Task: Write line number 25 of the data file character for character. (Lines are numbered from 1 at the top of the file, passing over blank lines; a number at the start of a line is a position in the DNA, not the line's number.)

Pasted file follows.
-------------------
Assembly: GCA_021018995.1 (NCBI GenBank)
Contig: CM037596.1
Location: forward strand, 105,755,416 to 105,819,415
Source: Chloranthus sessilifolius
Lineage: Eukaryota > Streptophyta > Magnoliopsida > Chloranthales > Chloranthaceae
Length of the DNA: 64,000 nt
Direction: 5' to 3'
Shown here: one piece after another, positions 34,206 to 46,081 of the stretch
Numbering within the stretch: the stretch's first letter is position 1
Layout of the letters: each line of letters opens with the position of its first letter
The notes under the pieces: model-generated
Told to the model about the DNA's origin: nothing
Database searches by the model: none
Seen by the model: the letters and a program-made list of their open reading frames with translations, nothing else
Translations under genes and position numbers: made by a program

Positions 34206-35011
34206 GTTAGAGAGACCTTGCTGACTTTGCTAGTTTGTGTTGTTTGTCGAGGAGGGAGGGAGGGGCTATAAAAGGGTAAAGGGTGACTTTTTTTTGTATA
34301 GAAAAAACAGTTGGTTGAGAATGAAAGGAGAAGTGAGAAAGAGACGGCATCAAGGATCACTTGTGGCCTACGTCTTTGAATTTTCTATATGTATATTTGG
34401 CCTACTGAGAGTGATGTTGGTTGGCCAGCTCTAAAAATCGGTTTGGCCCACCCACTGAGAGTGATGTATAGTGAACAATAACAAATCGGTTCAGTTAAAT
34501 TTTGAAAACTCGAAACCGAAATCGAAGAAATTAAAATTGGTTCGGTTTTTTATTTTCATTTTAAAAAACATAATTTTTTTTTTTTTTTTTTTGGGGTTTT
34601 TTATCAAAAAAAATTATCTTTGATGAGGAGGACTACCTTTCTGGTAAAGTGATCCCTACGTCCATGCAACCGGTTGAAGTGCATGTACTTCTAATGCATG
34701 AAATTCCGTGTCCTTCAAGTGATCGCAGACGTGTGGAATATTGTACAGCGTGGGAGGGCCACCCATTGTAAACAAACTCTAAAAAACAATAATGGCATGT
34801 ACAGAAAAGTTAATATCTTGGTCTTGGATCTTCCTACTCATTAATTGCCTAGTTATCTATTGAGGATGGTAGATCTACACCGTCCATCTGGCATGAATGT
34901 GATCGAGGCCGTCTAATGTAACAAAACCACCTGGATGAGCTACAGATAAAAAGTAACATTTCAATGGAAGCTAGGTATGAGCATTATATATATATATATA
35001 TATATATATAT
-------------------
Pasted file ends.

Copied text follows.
35001 TATATATATAT